Hopefully everyone who is eligible to, has already registered to vote by now – whether in California, or through an absentee ballot registration! APASA has been working hard with SCAPE and Troy Phi for our MobilizAsian campaign this past month, successfully registering over 250 students at USC to vote!
But now that registration is over and we all have new APASA tanks to wear and yummy boba in our bellies …the last but most important thing to do is to actually go out and vote on November 4!!
Why should we vote? And why is it important specifically for API’s to vote? As APIs, historically we haven’t always had our right to vote. With various laws barring us from naturalization, it wasn’t until 1952 – only 60 years ago, that naturalization became a right under the McCarran-Walter Act, finally allowing all APIs to gain citizenship and therefore voting power.
Looking at statistics of APIs in America today can show you how strong our voting power can be. From 2000-2010, our population has risen 46% making us the fastest growing racial group in the U.S.! And although we only make up 5% of the population, there are 1.5 million APIs in LA county, and 15% of Californians are API. However, despite this, APIs have one of the lowest voter turnout rates with only 51% registered to vote compared to the 71% registered of all citizens.
But we can turn that around! Many people have fought for our right to vote, and now it’s up to us to use that right and make our voices heard. In the elections this coming November you will be voting for the California State governor, and government representatives as well as 6 propositions to be voted yes or no on:
- Prop. 1 – Water Bond
- Prop. 2 – Budget
- Prop. 45 - Health Insurance
- Prop. 46 – Drug and Alcohol Testing of Doctors
- Prop. 47 – Criminal Sentences
- Prop. 48 – Indian Casinos
To learn more about what each prop entails, including the opinions for and against each one, check out the Easy Voter Guide where you can get straight forward non-partisan information about each ballot measure.
And to get more information on everything on the ballot including the candidates and more information about the ballot measures check out Voters Edge another non-partisan site offering information about candidates’ experiences, funding contributions and other valuable information.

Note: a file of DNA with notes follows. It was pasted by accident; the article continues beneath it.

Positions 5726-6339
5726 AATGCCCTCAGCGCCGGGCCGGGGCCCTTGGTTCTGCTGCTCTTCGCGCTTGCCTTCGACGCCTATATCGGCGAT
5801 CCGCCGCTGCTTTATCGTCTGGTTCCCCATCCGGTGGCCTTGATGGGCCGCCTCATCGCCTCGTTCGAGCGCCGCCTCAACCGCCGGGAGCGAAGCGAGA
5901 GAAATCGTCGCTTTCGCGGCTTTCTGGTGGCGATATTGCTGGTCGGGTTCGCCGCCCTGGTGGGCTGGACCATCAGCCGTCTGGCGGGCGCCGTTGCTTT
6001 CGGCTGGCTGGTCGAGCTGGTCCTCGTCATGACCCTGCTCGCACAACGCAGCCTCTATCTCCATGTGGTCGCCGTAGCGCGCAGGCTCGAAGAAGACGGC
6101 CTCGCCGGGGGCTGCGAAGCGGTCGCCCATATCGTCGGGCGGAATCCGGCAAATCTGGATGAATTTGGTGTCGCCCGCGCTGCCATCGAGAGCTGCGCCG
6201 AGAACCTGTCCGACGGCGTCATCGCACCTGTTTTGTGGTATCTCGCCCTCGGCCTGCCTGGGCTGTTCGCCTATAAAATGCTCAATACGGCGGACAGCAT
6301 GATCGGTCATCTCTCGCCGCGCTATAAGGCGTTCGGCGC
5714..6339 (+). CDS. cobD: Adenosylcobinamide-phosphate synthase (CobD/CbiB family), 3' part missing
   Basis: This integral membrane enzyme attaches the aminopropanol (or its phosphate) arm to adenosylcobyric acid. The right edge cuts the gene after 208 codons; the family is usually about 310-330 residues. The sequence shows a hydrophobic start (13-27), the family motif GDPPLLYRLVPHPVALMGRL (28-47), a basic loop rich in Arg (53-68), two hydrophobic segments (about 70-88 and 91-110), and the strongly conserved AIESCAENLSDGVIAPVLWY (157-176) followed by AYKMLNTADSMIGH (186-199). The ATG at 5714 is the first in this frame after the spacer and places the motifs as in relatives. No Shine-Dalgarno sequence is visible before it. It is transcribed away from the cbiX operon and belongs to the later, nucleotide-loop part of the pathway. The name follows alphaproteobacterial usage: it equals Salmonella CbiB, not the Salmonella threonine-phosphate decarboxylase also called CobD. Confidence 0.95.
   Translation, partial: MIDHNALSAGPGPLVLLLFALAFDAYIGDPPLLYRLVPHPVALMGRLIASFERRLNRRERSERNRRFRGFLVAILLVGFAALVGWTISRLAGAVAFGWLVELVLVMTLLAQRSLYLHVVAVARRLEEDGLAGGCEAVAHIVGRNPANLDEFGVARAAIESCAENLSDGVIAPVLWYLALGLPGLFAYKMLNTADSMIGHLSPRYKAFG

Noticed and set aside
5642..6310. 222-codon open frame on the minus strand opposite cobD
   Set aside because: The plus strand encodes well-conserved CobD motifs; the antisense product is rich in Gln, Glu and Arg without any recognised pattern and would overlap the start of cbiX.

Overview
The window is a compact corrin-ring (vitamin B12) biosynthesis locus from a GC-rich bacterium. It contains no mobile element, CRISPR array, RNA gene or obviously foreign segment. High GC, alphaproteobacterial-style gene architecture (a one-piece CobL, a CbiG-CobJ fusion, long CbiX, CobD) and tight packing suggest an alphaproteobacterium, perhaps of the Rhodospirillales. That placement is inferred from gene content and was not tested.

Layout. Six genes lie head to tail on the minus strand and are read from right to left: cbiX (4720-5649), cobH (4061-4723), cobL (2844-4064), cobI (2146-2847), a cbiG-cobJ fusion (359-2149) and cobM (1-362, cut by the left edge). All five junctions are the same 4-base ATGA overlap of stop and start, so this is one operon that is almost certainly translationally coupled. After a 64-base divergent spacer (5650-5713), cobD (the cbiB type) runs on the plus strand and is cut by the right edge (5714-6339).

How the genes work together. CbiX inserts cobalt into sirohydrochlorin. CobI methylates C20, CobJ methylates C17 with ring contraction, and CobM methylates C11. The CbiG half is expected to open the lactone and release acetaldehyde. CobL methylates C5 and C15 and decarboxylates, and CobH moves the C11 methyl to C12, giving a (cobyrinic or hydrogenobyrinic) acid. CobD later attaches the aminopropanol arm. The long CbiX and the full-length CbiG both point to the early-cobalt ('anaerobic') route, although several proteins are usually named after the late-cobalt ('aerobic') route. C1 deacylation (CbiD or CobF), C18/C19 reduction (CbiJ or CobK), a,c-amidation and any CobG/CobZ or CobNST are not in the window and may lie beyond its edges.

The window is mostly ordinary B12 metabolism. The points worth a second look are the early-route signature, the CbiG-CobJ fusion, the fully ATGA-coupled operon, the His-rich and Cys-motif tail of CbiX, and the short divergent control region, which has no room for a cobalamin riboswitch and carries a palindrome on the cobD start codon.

Check out the links, and learn more on your own so that by November 4, we’ll all be well informed and ready to vote!
On the day, the closest polling place for USC students would be at the USC Caruso Catholic Center - 844 W 32nd St, Los Angeles, CA 90007 which will be open on Nov 4 from 7am – 8pm.
Or if you would rather vote by mail-in ballot, you can send in an application to vote by mail by Oct 28 to your county election official. After this is processed, you will be mailed your ballot, which after filling out, you can turn in to a polling place on Nov 4, or send back to your county election official, who must receive it by the time polls close at 8:00 p.m. on Election Day. Late-arriving vote-by-mail ballots won’t be counted! (more information about voting by mail.)
Whichever method you choose, try to get your vote in by Nov 4th so the voices of our community can be heard!
P.S. for some inspirasian (ha ha), check out SCAPE’s photo campaign showcasing some of the reason why we are voting!
(also lots of props to Alex Kanegawa, SCAPE president, who put much of this API history and information together for different APASA member orgs’ MobilizAsian workshops Go SCAPE! ^u^)